All of these styles have a historical track record of working. The crucial point, Robert stresses, is to pick a strategy you feel best suits your needs and risk tolerances, and then stick to it. If you “chase” styles you can get yourself in trouble.

One of the biggest mistakes some investors make is switching from one style to another because a certain strategy is underperforming. Why? Because one of the most powerful forces on the planet is mean reversion.

Mean reversion is the principle that over time, asset returns are generally stable and will move toward their average. For example, asset prices tend to go back above their average price after a period of being below to deliver around a historical average. Conversely, if an asset’s current value is above a well-established fair value, the market tends to move back down.

So, if you buy during a downward cycle, then switch because an investment is underperforming, you’ve been hit twice because you bought as it was going down, then sold before it had a chance to rise.

For sports fans, take 2021 Atlanta Braves World Series MVP Jorge Soler as an example. Hypothetically, if his career batting average was .250 (baseball speak for 25%), would that mean he literally and sequentially got one hit every four times at bat? No. That’s just the overall average, or mean, once all the numbers (a.k.a. hits) were calculated.

Let’s say one month he was batting .500. Based on his usual average, it would be reasonably safe to wager that in the following month he wouldn’t get as many hits. Likewise, if he fell into a 0-20 hitting slump, you could assume he would bat more effectively over the course of the next 20 at bats. As long as you have enough data you can find the trend line and make logical decisions. Investing styles work in similar fashion.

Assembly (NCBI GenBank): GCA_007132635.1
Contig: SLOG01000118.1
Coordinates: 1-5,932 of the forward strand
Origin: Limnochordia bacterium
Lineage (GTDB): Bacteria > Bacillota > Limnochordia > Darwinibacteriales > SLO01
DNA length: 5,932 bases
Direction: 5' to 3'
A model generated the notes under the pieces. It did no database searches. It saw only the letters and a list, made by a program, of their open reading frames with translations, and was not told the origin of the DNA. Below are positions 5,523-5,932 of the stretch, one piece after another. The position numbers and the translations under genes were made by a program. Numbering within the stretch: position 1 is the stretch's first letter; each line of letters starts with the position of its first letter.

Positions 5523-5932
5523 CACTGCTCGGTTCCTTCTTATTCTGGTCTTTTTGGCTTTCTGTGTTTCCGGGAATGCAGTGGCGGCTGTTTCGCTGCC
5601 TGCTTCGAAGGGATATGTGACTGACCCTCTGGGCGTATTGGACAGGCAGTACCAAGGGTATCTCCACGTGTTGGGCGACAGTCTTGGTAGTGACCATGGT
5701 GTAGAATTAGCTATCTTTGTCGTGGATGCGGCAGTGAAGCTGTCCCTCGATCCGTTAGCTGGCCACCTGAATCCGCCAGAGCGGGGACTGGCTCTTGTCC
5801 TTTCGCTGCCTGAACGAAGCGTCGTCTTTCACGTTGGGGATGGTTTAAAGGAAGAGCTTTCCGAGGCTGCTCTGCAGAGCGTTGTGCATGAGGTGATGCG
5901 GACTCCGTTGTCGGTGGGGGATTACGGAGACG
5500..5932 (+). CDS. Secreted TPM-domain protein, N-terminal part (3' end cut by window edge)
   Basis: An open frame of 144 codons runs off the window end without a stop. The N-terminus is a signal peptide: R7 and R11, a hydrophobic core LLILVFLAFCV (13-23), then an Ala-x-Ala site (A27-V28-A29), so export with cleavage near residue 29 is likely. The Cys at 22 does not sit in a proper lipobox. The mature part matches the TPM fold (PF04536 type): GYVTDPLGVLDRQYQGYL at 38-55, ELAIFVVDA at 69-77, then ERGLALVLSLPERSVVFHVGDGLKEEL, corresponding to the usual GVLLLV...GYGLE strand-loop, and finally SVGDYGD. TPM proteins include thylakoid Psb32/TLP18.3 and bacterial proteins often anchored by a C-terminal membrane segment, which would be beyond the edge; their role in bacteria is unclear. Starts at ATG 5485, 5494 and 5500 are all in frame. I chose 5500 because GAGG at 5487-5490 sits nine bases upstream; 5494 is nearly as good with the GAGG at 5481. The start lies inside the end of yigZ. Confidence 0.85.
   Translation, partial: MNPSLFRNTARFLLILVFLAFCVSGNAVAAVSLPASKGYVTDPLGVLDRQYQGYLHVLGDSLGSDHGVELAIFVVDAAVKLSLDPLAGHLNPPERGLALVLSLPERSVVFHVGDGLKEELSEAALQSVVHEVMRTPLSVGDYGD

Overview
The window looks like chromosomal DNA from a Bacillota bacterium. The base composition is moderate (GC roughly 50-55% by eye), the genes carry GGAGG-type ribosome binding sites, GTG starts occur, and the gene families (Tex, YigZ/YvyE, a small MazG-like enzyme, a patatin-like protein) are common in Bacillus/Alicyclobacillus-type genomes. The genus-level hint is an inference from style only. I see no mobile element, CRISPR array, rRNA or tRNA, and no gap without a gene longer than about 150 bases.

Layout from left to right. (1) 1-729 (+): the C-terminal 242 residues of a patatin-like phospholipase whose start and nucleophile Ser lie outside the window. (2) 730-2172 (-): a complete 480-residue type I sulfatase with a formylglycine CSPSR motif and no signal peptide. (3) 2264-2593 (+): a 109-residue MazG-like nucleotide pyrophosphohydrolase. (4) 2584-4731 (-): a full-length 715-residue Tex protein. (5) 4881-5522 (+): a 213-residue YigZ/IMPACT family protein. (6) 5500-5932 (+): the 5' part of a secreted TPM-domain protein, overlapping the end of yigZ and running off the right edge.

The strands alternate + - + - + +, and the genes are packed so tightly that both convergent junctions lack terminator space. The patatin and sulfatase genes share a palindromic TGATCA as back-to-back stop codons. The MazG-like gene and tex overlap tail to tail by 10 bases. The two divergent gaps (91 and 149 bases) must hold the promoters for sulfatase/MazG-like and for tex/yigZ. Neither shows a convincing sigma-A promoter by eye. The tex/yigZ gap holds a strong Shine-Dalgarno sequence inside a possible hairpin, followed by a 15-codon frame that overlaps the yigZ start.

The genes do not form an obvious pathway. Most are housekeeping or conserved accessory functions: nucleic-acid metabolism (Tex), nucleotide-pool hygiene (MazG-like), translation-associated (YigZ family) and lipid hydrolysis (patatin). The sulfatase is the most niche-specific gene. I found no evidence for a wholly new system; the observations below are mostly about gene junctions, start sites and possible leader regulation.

Find the investing style that fits your goals and risk appetite and stick to it. FOMO (fear of missing out) can derail a solid investing strategy. To combat against it, Robert reminds himself of the wise words often attributed to J.P. Morgan: “Nothing so undermines your financial judgment as the sight of your neighbor getting rich.” Don’t compare your situation to someone else’s. You have no idea what your neighbor’s portfolio looks like behind the scenes. Stay focused on yours.

Jorge Soler doesn’t change his batting technique because of one bad game. He keeps swinging with confidence because he knows that over time it brings him successful results. The next time you’re tempted to chase styles, think of him sticking to his.

This information is provided to you as a resource for informational purposes only and should not be viewed as investment advice or recommendations. Investing involves risk, including the possible loss of principal. There is no guarantee offered that investment return, yield, or performance will be achieved. There will be periods of performance fluctuations, including periods of negative returns. Past performance is not indicative of future results when considering any investment vehicle. This information is being presented without consideration of the investment objectives, risk tolerance, or financial circumstances of any specific investor and might not be suitable for all investors. This information is not intended to, and should not, form a primary basis for any investment decision that you may make. Always consult your own legal, tax, or investment advisor before making any investment/tax/estate/financial planning considerations or decisions.